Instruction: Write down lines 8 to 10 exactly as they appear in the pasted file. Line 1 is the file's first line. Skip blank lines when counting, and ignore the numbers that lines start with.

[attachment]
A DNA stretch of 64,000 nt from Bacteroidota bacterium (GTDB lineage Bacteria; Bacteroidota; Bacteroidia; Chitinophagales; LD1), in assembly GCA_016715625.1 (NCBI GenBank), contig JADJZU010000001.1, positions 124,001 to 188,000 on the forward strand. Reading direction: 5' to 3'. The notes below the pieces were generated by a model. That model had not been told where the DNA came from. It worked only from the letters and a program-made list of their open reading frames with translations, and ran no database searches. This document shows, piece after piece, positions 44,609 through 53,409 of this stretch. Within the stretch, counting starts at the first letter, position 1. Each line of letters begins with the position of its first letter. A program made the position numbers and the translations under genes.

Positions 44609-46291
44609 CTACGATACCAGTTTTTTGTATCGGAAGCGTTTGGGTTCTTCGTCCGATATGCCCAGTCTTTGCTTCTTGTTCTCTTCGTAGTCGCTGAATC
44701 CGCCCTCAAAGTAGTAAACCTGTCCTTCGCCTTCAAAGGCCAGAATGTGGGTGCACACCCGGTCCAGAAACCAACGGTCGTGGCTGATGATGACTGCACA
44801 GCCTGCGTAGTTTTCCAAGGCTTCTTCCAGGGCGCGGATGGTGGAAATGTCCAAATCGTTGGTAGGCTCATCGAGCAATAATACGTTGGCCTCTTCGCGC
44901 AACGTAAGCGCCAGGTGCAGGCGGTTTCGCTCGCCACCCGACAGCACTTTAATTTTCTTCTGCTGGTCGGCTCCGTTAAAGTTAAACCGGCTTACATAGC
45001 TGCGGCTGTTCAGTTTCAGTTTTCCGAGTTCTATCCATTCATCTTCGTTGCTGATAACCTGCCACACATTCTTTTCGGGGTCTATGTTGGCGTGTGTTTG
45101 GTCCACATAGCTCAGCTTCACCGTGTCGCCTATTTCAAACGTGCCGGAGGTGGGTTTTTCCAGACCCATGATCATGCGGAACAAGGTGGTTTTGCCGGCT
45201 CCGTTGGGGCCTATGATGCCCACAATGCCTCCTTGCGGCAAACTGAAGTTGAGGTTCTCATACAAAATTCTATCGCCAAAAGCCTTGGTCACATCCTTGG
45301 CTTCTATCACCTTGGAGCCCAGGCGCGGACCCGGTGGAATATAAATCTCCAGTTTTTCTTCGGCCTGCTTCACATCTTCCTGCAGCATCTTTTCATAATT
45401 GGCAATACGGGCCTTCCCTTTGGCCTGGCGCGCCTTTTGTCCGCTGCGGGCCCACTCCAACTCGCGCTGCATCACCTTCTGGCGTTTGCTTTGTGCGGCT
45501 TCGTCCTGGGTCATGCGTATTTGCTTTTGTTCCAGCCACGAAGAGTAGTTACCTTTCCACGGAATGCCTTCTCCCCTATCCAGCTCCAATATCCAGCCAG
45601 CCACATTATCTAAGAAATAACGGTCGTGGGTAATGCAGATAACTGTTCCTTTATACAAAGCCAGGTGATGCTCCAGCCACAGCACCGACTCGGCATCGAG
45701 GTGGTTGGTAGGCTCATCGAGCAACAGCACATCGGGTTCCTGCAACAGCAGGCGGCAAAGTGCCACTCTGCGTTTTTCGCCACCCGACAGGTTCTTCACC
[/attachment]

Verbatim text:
45101 GTCCACATAGCTCAGCTTCACCGTGTCGCCTATTTCAAACGTGCCGGAGGTGGGTTTTTCCAGACCCATGATCATGCGGAACAAGGTGGTTTTGCCGGCT
45201 CCGTTGGGGCCTATGATGCCCACAATGCCTCCTTGCGGCAAACTGAAGTTGAGGTTCTCATACAAAATTCTATCGCCAAAAGCCTTGGTCACATCCTTGG
45301 CTTCTATCACCTTGGAGCCCAGGCGCGGACCCGGTGGAATATAAATCTCCAGTTTTTCTTCGGCCTGCTTCACATCTTCCTGCAGCATCTTTTCATAATT